And yet the two countries continue to stress their cooperation in Syria despite their differences. The reason is clear to Sedat Ergin, a leading foreign policy commentator for daily Hurriyet. Ergin wrote in a recent article, “There is no doubt that Iran’s increasing its regional influence by establishing an arc from Iraq in the south of Turkey to Syria is not something that Ankara looks on warmly." He went on, “Notwithstanding that, the reasons that keep Turkey and Iran close can’t be overlooked. To start with, the interests of the two countries regarding the YPG overlap to a great extent.”
Tehran’s criticism of Turkey’s Operation Olive Branch and Rouhani’s call on Ankara to pull out of Syria appear to contradict this statement.
Many analysts believe that Iran’s position regarding Turkey’s operation has little to do with the Kurds and a lot to do with a desire to prevent Turkey from gaining a foothold in Syria, from where it cannot only protect but also arm anti-Assad elements that aim to undermine Iran’s position in Syria.
However, as Ergin pointed out, Tehran may have expressed disapproval of this operation, but its objection did not turn into a campaign against Ankara. “The reason is simple,” according to Ergin. Tehran would not shed many tears over the fact that Turkey has thrown the YPG out of Afrin, he argued. “To the contrary, it sees this as something to be applauded, because it represents the defeat of an organization that is seen as an extension of the US,” Ergin wrote.
The US determination to increase the pressure on Iran, pleasing as it may be for Ankara with regard to Syria, also comes with undesirable possibilities for Turkey in Syria.
Maintaining its foothold in Syria with the help of its YPG allies has become more vital than ever for Washington, despite Trump’s promise to pull out of the country as soon as possible.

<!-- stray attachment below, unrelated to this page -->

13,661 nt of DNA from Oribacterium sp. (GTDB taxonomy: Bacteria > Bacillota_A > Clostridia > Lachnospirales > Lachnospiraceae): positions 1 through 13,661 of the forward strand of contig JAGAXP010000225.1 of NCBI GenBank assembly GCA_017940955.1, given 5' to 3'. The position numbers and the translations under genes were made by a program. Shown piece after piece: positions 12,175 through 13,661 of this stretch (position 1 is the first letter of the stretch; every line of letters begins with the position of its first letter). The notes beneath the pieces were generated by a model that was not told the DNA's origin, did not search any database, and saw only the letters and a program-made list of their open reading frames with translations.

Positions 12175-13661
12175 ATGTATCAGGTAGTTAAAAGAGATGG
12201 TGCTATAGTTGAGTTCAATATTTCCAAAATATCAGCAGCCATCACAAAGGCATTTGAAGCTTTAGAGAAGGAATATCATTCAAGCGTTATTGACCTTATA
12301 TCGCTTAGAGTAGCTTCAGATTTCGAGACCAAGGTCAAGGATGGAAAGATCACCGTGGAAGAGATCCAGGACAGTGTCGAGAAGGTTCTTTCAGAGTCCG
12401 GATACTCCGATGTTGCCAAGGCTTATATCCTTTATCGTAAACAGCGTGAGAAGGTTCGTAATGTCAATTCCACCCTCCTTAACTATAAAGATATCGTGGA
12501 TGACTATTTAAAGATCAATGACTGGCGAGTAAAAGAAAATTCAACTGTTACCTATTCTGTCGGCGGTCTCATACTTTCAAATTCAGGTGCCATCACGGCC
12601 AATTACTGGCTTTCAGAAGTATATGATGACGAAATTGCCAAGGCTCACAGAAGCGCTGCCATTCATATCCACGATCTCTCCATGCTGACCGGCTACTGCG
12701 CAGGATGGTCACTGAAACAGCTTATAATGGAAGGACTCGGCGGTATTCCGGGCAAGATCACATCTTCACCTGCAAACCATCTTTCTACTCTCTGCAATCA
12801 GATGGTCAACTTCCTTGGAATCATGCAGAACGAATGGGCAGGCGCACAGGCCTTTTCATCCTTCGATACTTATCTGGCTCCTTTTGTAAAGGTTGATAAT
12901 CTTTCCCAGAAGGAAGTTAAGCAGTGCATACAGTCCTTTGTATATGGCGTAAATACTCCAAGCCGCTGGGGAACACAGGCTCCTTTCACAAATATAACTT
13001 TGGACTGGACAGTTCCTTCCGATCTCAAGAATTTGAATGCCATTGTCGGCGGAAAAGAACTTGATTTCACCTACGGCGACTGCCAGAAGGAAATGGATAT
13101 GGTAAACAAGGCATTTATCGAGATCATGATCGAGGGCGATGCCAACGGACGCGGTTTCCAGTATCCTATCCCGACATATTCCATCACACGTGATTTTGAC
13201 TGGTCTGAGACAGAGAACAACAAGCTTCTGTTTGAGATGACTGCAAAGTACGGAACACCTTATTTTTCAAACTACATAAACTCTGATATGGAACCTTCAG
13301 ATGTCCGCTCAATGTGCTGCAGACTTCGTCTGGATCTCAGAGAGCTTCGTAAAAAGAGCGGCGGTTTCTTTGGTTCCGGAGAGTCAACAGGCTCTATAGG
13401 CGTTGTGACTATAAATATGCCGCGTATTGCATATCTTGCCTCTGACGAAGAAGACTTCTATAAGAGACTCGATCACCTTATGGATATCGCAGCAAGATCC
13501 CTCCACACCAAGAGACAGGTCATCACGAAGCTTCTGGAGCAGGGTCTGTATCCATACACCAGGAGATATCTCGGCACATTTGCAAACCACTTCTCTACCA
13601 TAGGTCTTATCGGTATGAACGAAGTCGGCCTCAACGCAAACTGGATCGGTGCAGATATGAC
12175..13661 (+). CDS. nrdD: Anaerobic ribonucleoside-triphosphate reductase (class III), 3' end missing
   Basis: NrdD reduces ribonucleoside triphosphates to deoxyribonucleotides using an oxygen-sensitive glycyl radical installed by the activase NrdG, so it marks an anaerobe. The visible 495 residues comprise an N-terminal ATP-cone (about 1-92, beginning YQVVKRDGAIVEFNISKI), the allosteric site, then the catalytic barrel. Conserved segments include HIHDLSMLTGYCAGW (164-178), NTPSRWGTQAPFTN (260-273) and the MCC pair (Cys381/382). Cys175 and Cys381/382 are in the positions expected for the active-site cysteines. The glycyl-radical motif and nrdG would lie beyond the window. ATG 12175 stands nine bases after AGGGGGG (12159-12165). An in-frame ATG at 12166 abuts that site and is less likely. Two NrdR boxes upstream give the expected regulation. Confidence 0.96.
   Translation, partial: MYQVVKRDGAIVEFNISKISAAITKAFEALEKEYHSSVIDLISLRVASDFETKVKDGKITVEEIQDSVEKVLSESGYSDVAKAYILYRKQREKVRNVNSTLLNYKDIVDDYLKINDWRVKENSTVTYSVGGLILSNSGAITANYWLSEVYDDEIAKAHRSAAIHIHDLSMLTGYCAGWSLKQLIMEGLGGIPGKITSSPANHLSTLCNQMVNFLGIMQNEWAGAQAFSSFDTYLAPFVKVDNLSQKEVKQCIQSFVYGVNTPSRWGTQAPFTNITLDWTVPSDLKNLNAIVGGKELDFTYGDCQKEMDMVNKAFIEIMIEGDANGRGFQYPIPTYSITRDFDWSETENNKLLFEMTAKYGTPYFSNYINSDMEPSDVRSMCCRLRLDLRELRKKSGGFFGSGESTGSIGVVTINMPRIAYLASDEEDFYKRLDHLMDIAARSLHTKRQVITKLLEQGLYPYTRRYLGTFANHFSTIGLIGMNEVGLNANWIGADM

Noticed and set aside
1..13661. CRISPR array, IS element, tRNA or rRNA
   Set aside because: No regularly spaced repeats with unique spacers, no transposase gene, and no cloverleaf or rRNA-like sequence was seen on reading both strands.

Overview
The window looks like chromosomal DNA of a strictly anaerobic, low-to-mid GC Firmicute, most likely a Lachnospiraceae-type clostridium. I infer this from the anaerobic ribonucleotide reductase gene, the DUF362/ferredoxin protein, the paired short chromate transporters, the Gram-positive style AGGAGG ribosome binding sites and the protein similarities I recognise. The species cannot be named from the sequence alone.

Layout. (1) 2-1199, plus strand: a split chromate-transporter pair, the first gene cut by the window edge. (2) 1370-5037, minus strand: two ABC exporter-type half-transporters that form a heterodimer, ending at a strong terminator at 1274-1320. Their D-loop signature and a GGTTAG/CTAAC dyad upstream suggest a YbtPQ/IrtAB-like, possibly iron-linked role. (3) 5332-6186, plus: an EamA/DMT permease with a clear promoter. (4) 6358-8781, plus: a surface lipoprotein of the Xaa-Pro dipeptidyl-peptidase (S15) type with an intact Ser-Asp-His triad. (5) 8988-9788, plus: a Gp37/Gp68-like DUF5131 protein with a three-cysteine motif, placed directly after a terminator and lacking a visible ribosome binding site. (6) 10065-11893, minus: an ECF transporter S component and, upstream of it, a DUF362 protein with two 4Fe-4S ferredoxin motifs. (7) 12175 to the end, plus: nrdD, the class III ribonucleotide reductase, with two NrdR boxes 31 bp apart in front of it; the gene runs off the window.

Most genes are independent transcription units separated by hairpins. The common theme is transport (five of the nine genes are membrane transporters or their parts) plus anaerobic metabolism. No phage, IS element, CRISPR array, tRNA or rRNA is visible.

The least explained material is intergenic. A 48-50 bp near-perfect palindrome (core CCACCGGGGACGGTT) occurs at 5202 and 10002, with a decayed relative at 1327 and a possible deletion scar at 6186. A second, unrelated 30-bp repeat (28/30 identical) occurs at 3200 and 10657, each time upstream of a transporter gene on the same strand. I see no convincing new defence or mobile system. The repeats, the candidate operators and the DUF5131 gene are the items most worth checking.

US longevity in Syria is not a welcome prospect for Ankara as long as Washington refuses to dump the YPG and list it as a terrorist organization. Despite official statements about ongoing talks between Ankara and Washington on this matter, there is little evidence to suggest progress is being made.
By supporting the YPG, the United States has ensured that Turkey no longer considers it a partner or ally in Syria, undoubtedly a pleasing outcome for Tehran.
Put briefly, the need to defeat the YPG and the desire to see the back of Assad are divergent currents for Ankara. They will require careful diplomatic juggling to manage if developments in Syria are to be prevented from working to Turkey’s disadvantage.
Retired Turkish Ambassador Oguz Demiralp is not too optimistic on this score. He lamented the abandonment of Ankara’s former policy of neutrality in Middle East disputes and nostalgically recalled how that policy had enabled Turkey to represent Iraq’s interests in Tehran and Iran’s interests in Baghdad during the Iran-Iraq War in the 1980s.
“That is the kind of Turkey we had in the Middle East back then,” Demiralp wrote in a recent article for the independent news portal T24. “If we stood equidistantly to all sides in the region, they might have listened to us,” Demiralp maintained.
Demiralp sees no way out for Turkey except to return to its old policy of working to maintain good ties with every regional country. That course, however, appears to be a long shot under the current administration.
Attention in Turkey is currently focused on the snap elections set for June 24. Once election frenzy is over, Syria will re-emerge as a major headache for whoever emerges from the ballot box. How Ankara will extricate itself from this increasingly complicated situation, while its Syria policy is getting more difficult to manage with every adverse development, is anything but clear.